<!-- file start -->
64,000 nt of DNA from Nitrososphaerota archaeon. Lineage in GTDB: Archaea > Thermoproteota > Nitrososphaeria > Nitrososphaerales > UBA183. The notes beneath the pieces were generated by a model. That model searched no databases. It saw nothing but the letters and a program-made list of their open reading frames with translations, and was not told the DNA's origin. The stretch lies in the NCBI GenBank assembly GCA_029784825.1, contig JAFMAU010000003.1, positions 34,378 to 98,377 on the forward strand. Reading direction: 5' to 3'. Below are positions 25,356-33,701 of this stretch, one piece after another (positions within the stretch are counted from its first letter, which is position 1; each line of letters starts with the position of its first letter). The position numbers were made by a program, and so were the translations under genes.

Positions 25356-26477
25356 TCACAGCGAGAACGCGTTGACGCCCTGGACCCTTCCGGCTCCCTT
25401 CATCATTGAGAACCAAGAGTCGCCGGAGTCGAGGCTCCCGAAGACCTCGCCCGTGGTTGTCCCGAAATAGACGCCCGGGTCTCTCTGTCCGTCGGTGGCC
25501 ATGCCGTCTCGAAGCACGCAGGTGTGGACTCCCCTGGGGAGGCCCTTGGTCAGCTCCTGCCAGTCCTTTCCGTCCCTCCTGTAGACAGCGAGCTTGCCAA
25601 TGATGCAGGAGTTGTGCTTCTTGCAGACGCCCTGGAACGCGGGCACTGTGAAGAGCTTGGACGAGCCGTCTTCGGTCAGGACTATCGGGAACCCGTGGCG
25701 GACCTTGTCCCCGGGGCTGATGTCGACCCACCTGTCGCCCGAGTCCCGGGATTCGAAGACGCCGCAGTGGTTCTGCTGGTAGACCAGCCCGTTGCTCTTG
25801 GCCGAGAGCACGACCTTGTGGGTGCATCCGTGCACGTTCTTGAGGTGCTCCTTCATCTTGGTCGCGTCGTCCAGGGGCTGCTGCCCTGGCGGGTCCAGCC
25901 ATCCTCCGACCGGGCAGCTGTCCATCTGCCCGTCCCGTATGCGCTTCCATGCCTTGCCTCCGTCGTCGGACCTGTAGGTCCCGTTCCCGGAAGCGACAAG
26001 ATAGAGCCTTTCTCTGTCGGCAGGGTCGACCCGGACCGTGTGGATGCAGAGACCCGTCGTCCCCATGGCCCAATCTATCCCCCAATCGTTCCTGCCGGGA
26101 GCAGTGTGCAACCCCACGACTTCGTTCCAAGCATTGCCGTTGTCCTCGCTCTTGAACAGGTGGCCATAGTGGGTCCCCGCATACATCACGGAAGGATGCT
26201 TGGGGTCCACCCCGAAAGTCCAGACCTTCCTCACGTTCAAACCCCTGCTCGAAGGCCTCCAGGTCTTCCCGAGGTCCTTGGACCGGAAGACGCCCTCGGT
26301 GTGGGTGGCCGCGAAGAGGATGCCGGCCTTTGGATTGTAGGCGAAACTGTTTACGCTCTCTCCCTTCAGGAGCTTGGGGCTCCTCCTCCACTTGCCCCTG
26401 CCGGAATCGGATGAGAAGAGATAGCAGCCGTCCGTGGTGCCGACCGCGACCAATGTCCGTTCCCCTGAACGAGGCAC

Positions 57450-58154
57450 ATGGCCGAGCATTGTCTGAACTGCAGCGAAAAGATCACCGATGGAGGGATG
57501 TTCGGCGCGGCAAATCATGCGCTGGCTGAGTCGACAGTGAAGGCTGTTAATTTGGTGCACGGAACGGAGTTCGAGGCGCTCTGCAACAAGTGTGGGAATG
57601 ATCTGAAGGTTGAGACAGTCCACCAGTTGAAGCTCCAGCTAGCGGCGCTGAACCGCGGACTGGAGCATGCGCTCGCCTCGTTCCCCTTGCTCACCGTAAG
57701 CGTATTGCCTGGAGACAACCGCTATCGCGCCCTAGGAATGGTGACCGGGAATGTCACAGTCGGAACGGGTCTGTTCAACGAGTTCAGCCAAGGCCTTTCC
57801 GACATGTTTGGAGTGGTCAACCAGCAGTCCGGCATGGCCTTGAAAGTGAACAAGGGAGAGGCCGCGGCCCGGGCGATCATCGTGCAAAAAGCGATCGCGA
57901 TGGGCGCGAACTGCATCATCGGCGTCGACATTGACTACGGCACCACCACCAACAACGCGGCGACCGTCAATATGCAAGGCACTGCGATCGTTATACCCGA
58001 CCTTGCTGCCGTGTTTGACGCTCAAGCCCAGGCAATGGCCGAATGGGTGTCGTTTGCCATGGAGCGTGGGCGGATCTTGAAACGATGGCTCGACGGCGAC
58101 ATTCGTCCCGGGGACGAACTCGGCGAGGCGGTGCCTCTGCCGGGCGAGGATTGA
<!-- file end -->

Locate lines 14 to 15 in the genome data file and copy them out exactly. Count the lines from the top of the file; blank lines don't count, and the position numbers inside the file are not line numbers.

26401 CCGGAATCGGATGAGAAGAGATAGCAGCCGTCCGTGGTGCCGACCGCGACCAATGTCCGTTCCCCTGAACGAGGCAC

Positions 57450-58154